Wool cycling jerseys develop holes over time, either because of wear and tear or being washed in harsh detergents. Patching holes in merino wool is fairly simple – I wrote a tutorial on my blog explaining the two ways that I repair my own jerseys.

Separated soles on cycling shoes can be repaired with Shoe Goo. Clamp the sole in place for several hours, or use zip ties to secure it while it dries.


Time to call in the experts

One thing to think about before repairing gear is how much longer you intend to have it. Will the cost of repair be comparable to the cost of a replacement? Or maybe that doesn’t matter to you because you place higher value on the fact that you’re keeping something repairable out of the landfill. Or maybe you just love the piece so much that you’re willing to spend the cash to keep it around (like me and my favorite cycling accessory, a pair of silver 14-hole Dr. Martens).

Most items can be repaired at your local cobbler or alteration shop, but if you’re bringing in something specialized you’ll want to check with them first to make sure they have experience with technical fabrics.

There are a few shops in the Northwest that specialize in specialty outdoors gear repair, all of which take repairs via mail order:

Mountain Soles (Portland): Specializing in footwear and snowshoe repairs, Mountain Soles also repairs outerwear and cycling apparel. They offer patching services to repair crash damage on Lycra shorts and jerseys.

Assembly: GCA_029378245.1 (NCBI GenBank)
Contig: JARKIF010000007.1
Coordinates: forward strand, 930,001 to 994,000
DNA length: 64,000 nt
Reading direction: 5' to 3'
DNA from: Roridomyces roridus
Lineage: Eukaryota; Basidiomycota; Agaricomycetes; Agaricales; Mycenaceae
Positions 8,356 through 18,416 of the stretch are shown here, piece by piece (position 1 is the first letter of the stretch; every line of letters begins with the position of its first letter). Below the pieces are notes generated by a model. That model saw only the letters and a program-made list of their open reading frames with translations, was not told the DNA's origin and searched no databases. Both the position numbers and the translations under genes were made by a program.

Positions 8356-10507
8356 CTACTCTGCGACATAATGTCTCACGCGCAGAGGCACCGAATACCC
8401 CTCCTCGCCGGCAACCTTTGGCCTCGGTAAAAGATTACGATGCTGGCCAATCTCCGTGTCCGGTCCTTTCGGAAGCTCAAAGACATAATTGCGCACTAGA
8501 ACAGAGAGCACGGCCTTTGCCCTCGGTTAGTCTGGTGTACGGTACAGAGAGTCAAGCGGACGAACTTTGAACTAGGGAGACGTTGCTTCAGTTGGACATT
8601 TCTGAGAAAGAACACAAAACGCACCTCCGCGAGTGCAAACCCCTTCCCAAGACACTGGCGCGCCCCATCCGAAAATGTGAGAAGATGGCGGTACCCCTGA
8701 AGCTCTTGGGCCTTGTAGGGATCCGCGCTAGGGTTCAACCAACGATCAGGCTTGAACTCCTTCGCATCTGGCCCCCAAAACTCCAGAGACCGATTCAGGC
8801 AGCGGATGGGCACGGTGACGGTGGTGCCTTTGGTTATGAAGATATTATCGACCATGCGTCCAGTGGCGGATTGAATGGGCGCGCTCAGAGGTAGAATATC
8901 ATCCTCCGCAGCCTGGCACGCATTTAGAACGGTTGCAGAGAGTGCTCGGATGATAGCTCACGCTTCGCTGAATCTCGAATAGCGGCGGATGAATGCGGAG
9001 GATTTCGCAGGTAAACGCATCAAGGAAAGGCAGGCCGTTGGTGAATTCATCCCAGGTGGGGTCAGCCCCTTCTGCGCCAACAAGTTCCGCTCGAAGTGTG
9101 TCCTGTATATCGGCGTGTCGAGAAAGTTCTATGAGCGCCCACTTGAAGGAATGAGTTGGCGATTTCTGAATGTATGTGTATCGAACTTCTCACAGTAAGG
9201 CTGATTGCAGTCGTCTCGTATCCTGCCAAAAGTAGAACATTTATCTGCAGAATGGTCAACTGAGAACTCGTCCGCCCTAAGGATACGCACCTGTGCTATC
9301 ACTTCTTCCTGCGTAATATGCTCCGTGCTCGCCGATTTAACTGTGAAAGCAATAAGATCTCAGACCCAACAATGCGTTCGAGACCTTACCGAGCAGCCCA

Rainy Pass Repair (Seattle): Alterations and repairs – everything from down relofting to repairing rain jackets and adding doors to tents.

Specialty Outdoors (Spokane): Focuses on repairs of outdoors gear. The site is a treasure trove of information for those interested in sewing their own activewear and outdoors gear.

How Do You Fix?

What are your favorite DIY fixes for your cycling gear? Tell us in the comments!

Jessie Kwak is a writer who loves to type about the good life: travel, outdoor adventures, food and drink, and (of course) cycling. You can find her at Bictoro: Bikes and Crafts. She’s just published her first ebook: Crafting with Inner Tubes.

How do you stay warm and dry on your bike all winter long? We’re running an extensive series of articles with everyday cycling tips to help you #KeepRiding no matter what the elements throw our way. You can read the entire series here and follow us on Twitter and Instagram for even more cool ideas. Hash tag your posts #KeepRiding and inspire more people to ride their bikes this winter.

14 thoughts on “Replace or Repair? Sorting the Pile.”

  1. I’ll admit it – I darn my socks, just like I’d make my granny proud. My heels wear out and I don’t do anything about bike socks (which are usually cheap and or free) but for wool nicer socks, I want to keep them for a few seasons. I wish they were made better, so in the meantime I stitch up the holes and try to get another season out of them. And I usually watch a show while I darn the pile, so it’s not a big deal. Except for the fact that I’m a guy – what guy darns his socks? THIS GUY!

  2. I recently used Iron Mend, which is an iron on repair fabric for neoprene to fix some small holes in bike short and tights. Found the suggestion for using it on lycra to avoid damaging the fabric and gave it a try. It worked great and can be ordered on-line for about $12.